they refer as Caucasians. To me that use is almost no different from that unsavoury
“Paki.” In my neighbourhood that is mostly populated by these immigrants I feel alienated. If it has taken me all these years to finally feel part of this city and this country I now have doubts about fitting in. As a joke (a terrible and perhaps even in bad taste) I tell my Argentine relatives that I want to go for an extended visit to Patagonia so that I will again feel at home, a home free of BMWs and Mercedez Benzes.
But there is hope. Hope must be assimilation. We all know that sooner or later a second generation will adopt some of the ways of the locals like Tim Horton’s
doughnuts and the clothing at Mark's Work Wearhouse. But until that happens I
believe that we in Vancouver are sitting on a smoldering and festering dose of
out an out racism that goes (is this a new feature?) both ways.
I remember taking photographs, many times of Lieutenant
Governor David Lam (1988-1995). We became friends. To me he did a splendid job
of doing everything possible to bring the Caucasians and the Chinese together.
I have not seen much of an attempt to keep working at that since. Articles on
the expensive real estate in Vancouver in our daily newspapers seem to fan
these flames which I believe will finally erupt.
All the above came to my head as I watched Disgraced. To
those who are under 30 they might not understand the protagonist’s problem. His
parents had been born in the Indian Subcontinent before 1947. They were Indian.
After partition (and many have forgotten) there was India which was separated
from the more Muslim population of West and East Pakistan. Can you imagine
creating a country that is divided by another? Have we forgotten that East
Pakistan became a hapless Bangladesh that seems to be at the mercy of monsoons,
storms, flooding and famine?
So our protagonist, who wants to be upwardly mobile and
mostly succeeds at it by calling himself an Indian even though he was born in a
contemporary Pakistan. India, East Indian, even Hindu (or that Kipling Hindoo)
has a better ring than Paki. And so Amir, played to perfection by Patrick
Sabongui, like a red-egged Humpty Dumpty has a great fall.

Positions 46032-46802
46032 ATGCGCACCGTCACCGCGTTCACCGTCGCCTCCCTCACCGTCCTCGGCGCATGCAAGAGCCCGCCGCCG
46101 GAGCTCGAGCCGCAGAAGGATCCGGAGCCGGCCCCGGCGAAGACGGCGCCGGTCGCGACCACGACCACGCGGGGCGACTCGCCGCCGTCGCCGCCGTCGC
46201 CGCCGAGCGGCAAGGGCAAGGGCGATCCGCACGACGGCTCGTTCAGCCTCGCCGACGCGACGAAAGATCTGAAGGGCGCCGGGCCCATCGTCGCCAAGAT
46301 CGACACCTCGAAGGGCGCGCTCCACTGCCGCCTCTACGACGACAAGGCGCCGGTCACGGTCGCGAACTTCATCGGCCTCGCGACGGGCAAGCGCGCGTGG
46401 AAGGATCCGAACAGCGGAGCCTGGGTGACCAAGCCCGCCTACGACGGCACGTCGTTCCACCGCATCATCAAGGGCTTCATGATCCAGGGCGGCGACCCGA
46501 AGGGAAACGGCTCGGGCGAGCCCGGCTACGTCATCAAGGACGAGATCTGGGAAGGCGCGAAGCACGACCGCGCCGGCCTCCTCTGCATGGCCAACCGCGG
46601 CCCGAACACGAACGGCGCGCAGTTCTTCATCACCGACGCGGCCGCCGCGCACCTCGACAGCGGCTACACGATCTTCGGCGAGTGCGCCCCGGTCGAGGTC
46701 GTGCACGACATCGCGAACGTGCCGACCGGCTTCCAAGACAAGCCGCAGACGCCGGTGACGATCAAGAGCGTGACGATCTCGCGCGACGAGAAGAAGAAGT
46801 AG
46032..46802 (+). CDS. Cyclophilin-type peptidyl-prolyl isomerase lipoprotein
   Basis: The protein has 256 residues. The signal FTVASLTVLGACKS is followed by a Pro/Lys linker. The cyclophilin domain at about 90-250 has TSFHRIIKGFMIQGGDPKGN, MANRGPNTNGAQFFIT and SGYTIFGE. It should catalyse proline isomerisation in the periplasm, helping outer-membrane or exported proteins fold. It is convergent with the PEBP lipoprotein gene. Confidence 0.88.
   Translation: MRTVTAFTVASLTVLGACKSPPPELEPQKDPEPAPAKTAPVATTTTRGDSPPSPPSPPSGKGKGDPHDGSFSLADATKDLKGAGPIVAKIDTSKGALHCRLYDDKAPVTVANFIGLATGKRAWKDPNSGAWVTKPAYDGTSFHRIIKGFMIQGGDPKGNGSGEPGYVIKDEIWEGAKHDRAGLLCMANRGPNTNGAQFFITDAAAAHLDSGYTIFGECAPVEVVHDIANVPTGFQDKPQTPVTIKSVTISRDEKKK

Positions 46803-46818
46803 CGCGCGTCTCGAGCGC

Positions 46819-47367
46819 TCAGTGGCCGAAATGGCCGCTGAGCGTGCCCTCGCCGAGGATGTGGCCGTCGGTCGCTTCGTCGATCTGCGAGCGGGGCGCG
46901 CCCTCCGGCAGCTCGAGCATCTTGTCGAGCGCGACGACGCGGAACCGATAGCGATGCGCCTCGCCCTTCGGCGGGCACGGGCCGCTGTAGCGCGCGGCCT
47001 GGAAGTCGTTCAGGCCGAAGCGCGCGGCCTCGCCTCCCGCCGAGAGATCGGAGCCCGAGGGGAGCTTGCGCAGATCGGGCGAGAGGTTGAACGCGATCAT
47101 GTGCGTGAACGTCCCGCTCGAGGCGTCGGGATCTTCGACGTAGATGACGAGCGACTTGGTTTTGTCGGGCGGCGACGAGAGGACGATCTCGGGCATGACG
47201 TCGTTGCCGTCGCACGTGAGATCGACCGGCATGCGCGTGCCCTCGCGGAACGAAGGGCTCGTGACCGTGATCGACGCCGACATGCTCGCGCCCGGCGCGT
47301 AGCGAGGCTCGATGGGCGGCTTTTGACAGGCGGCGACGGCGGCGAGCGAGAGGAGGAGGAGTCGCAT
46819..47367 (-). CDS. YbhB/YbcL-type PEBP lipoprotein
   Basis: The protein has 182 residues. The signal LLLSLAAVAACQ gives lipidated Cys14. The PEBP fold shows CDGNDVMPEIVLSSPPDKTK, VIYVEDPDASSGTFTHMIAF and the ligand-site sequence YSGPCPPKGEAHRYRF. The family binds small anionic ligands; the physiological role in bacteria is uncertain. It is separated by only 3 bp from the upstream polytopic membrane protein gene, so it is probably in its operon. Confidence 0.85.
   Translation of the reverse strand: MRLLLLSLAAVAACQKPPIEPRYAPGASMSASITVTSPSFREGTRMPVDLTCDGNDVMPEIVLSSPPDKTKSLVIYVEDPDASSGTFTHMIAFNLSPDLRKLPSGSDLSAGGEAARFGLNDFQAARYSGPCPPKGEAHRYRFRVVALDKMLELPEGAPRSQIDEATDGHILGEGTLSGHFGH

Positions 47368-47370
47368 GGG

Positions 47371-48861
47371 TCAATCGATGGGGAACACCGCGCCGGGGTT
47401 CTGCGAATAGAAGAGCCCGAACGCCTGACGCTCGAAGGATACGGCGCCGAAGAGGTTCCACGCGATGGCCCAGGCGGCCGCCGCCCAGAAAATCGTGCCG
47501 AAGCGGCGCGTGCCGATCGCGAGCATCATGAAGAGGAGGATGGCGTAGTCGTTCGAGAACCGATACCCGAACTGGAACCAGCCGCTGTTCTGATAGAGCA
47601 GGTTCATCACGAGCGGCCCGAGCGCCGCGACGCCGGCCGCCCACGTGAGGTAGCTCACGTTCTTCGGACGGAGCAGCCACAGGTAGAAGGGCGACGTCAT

A similar watering down of one's perceived heritage, used to avoid typecasting, is the Iranian immigrants in our city who call themselves Persians. To my knowledge there is no such country as Persia.
The rest of the cast, Amir’s blonde wife, Emily (Kyra
Zagorsky dressed to perfection by Costume Designer Barbara Clayden), the
idealistic nephew Abe (Conor Wylie), Amir’s acquaintance but Emily’s artistic
consultant and art show organizer Isaac (Robert Maloney) and his really
upwardly mobile and black wife Jory (Marci T. House) is excellent.
I would like to congratulate Mr. Millerd, who is ahead of
the pack in choosing Disgraced. My NY Times has informed
me that his play will
be the most produced play in the US this year.
Disgraced is a comedy that ends in tragedy like a good opera.
But this is an opera with a biting reality that we who live in Vancouver should
take heed of and try and work at it so that we, too, might not, be disgraced.
Velásquez’s painting of his household slave, and helper Juan
de Pareja whom he freed is the inspiration for Emily who paints her Amir as
such a man. It is perhaps appropriate that while Juan de Pareja’s features are
negroid it is not known in fact if he was that or if he was a Muslim (was he a
mulatto or a morisco?) Why appropriate? Some in the audience might have opined
that Patrick Sabongui’s features weren’t …..enough. I am pleased his skin was
Doctor Bundolo was funny? Were many people offended? Is there an equivalent TV or radio show lampooning (Oh so gently! Please!) what is happening in Vancouver now? Would it make the situation worse?
I believe that we must learn to laugh together. I believe we must persuade Bill Reiter and Norm Grohman to unretire. I believe that Disgraced is a warning.